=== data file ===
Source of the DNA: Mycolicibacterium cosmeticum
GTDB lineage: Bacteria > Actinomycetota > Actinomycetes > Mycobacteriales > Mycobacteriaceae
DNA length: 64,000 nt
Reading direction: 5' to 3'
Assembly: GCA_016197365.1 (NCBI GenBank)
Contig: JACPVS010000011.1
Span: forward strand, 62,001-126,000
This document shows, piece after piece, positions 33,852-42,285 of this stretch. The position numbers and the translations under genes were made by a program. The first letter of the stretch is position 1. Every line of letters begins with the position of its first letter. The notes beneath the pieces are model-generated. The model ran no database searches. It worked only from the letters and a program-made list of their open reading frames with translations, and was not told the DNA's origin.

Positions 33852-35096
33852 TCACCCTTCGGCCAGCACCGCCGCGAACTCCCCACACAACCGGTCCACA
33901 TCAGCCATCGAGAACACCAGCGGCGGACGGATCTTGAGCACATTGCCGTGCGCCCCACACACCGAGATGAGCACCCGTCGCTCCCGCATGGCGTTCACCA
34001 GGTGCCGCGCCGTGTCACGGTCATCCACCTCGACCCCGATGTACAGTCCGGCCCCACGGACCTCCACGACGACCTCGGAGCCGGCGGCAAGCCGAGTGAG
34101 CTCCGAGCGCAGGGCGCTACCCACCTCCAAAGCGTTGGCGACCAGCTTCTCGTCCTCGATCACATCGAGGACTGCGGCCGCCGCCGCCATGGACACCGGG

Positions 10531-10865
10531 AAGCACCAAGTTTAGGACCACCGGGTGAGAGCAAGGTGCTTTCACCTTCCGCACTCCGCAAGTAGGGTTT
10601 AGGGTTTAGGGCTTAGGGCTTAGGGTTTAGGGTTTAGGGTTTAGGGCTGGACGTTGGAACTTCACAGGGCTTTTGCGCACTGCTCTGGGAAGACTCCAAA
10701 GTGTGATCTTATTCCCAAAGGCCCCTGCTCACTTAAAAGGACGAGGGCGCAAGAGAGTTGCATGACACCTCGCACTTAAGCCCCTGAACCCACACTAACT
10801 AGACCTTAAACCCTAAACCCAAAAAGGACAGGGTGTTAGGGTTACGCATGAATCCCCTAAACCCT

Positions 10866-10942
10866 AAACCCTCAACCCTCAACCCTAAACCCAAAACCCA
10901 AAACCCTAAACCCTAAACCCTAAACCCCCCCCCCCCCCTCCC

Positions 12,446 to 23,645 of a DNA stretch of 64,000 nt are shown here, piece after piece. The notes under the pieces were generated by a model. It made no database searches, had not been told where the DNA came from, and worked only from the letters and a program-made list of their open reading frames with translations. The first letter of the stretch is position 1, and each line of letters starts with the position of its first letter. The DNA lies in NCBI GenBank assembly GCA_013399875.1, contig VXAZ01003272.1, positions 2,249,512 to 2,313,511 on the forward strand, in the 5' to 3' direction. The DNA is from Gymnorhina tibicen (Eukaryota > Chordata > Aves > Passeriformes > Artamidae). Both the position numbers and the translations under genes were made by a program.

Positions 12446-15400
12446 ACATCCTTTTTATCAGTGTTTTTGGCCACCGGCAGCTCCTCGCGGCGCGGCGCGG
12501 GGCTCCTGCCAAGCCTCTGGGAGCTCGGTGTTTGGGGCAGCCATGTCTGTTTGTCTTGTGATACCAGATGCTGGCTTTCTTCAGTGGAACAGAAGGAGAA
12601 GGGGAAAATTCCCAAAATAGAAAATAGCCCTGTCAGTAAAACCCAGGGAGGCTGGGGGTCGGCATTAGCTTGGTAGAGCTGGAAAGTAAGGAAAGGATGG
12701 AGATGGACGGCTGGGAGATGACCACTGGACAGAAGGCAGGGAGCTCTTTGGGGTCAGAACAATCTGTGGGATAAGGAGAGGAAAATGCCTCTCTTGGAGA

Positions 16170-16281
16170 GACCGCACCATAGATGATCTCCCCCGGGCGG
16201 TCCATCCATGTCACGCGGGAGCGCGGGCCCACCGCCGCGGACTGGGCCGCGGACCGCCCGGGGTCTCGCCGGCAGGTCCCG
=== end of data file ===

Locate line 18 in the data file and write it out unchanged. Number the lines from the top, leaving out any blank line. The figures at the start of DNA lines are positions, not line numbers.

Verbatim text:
10801 AGACCTTAAACCCTAAACCCAAAAAGGACAGGGTGTTAGGGTTACGCATGAATCCCCTAAACCCT